Would-be challenger Eric Averett said he is “withdrawing” from the race for a seat on the powerful Kern County Water Agency board of directors.
His name will still appear on the ballot, however.
Averett said he couldn’t get his name off the ballot as the deadline to do so had already passed when he decided not to run against Incumbent Phil Cerro.
“I had been advised that Phil was stepping down,” Averett said in an interview Sept. 9. “I tried to confirm that before I filed. By the time I was able to connect with Phil, the deadline to get my name off the ballot had passed.”
With the drought and other issues, Averett said, the agency board needs to maintain “continuity” and he didn’t want an election battle to become a distraction. Three other agency board members are running unopposed. Those include Laura Cattani, Ted Page and Charles Wulff.
“I will support Phil in this election and look towards the next election cycle as a potential candidate,” Averett wrote in an email.
Cerro said Averett called him Sept. 8 to let him know he would not be actively campaigning for the District 4 seat but didn’t say why he was stepping aside.
“I don’t know, but I will be actively campaigning,” Cerro said, noting that with Averett’s name remaining on the ballot he, technically, still has a challenger and will work to get the word out to voters about his work for the agency and focus on bringing in as much water to Kern as possible.
Not only will Averett’s name remain on the ballot, but he also filed a candidate statement. Cerro did not include a statement.
Those statements are included in sample ballots sent by the county Elections Department to all Kern voters. Sample ballot information can be extremely influential, particularly in more obscure races with little to no media coverage giving voters less information to help inform their choices.
Meaning, even without an active campaign, Averett could win. It happened back in 2020 in a race for a seat on the Panama-Buena Vista Union School Board. Paula Van Auken dropped out too late to remove her name from the ballot and won a seat. She credited the sample ballot, which listed her as a “retired teacher.”
Cerro is listed as “Retired Farmer/Incumbent” on the ballot. Averett is listed as “Homer Water/Farmer.”
Averett said he manages 1,600 acres of almonds and pistachios in the western Kern County water district Berenda Mesa for his employer Homer LLC.
His employment with Homer had raised several eyebrows in the water world when Averett filed for a seat on the agency board.
The agency has an impact on just about every aspect of water in Kern County and wields a great deal of clout statewide as the second largest contractor on the State Water Project. It also has a stake in the massive Kern Water Bank, owns Kern River rights, is a key partner in a groundwater sustainability agency that covers most of Bakersfield and approves water transfers, exchanges and sales into and out of the county, among other things.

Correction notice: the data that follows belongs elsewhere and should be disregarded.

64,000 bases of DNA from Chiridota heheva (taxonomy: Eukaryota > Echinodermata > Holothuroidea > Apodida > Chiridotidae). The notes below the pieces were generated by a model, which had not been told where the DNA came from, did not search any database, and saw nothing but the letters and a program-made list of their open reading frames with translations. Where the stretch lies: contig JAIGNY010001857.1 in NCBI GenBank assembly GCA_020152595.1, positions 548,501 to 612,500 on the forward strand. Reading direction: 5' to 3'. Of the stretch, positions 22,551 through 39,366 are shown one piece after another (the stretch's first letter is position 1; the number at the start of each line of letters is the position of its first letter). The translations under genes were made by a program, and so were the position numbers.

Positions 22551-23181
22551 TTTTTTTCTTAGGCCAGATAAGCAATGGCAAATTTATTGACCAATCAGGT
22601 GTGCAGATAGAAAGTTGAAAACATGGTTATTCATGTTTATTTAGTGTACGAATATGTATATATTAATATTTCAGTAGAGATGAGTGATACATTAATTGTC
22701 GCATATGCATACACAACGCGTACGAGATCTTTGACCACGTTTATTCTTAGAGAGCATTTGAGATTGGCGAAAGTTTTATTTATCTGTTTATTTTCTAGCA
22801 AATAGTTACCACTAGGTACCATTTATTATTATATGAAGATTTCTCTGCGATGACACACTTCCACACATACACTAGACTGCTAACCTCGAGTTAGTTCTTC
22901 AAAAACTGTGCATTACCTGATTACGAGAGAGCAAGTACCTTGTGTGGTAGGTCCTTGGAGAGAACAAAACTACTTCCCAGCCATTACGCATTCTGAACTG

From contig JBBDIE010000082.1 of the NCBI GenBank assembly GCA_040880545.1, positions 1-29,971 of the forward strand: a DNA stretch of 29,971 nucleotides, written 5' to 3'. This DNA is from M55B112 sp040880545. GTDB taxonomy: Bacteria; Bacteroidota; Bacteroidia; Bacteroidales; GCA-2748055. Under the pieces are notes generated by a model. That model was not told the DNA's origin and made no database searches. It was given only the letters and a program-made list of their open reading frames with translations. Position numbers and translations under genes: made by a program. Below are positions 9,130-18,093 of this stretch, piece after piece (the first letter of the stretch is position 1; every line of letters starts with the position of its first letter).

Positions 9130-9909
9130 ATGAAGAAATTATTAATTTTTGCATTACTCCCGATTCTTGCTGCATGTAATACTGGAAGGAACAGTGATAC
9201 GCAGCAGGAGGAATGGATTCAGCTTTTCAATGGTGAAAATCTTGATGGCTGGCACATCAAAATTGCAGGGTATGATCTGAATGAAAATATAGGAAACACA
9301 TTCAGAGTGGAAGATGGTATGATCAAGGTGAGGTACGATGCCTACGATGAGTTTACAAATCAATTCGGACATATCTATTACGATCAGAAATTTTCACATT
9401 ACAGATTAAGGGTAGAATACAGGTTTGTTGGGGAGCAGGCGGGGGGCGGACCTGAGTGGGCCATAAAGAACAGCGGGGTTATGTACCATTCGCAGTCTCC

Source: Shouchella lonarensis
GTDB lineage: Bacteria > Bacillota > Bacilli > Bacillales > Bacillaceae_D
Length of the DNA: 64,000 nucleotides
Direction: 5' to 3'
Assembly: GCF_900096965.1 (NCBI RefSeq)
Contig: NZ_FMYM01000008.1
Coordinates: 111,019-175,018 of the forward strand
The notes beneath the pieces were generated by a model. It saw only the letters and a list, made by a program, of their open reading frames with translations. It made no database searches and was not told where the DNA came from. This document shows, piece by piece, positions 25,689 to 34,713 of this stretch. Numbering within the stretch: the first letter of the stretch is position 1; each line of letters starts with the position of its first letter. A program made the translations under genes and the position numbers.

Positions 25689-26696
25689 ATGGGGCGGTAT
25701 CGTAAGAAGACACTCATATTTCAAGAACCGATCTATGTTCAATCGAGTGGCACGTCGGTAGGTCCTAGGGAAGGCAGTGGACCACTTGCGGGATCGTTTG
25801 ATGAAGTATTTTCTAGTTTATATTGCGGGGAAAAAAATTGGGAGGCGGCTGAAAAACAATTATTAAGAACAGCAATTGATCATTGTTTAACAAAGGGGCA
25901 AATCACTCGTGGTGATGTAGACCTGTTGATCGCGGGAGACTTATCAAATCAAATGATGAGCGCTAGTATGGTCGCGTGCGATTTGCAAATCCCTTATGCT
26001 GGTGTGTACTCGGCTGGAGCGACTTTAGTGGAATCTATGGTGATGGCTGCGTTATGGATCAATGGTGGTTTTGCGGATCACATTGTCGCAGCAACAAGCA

Homer, meanwhile, is part of a large network of individual LLCs throughout California connected to a wide and growing variety of water projects.
The company and its affiliates have been described to SJV Water by various water managers as “one of the biggest players in water that you’ve never heard of.”
Homer is associated with investment company Renewable Resources Group (RRG), co-owned by Cole Frates and Ari Swiller, and more than 50 other limited liability corporations, which share RRG’s address in Los Angeles.
The various water deals under this network are almost too numerous to list.
RRG, or one of its affiliates, own land or have stakes in water banks in Tulare and Kern counties as well as the Antelope Valley. RRG has also been named as a possible investor in increasing the carrying capacity of the Friant-Kern Canal. And it owns the intellectual and licensing properties of Sun World International LLC, a large Kern-based table grape grower and breeder. RRG even, apparently, has a stake in a farm labor contracting company called California Harvesters, Inc.
Back in 2013, an RRG affiliate, RENU Resources LLC, sold the Onyx Ranch above Lake Isabella to the Rosedale-Rio Bravo Water Storage district, where Averett was then General Manager.
As head of Homer’s water division, Averett is working on a private water bank project in the Berenda Mesa Water District near Keck’s Road.
Given RRG’s many water projects, there were questions about whether Averett would be too hampered by conflicts of interest to be a productive member of the Kern County Water Agency’s board.
Averett told SJV Water he was confident the agency’s existing conflict protocols would allow him to fully participate on the board.
If Averett does win a seat despite his stated withdrawl from the race, it would not be the first time RRG has had a member of its team on a key water board.
In 2019, Nicole Neeman Brady, listed as a “principal” at RRG, was appointed to Los Angeles Department of Water and Power board by Mayor Eric Garcetti. Prior to that appointment, Brady had served on California’s Colorado River Board as its public member.
Brady is also listed as chief executive officer of an investment company called Sustainable Development Acquisition that was formed in January 2021 by RRG and Capricorn Investment Group LLC.
The prospectus for Sustainable Development Acquisition notes that since 2002, RRG has been involved in water investment and that since 2008 RRG and Capricorn have been “developing and optimizing the financial value of hundreds of thousands of acre-feet in water supplies and water storage capacity.”
In its voluminous list of potential risks to investors, the prospectus states one of the risks as: “public policies that may be negative toward investment in water resources.”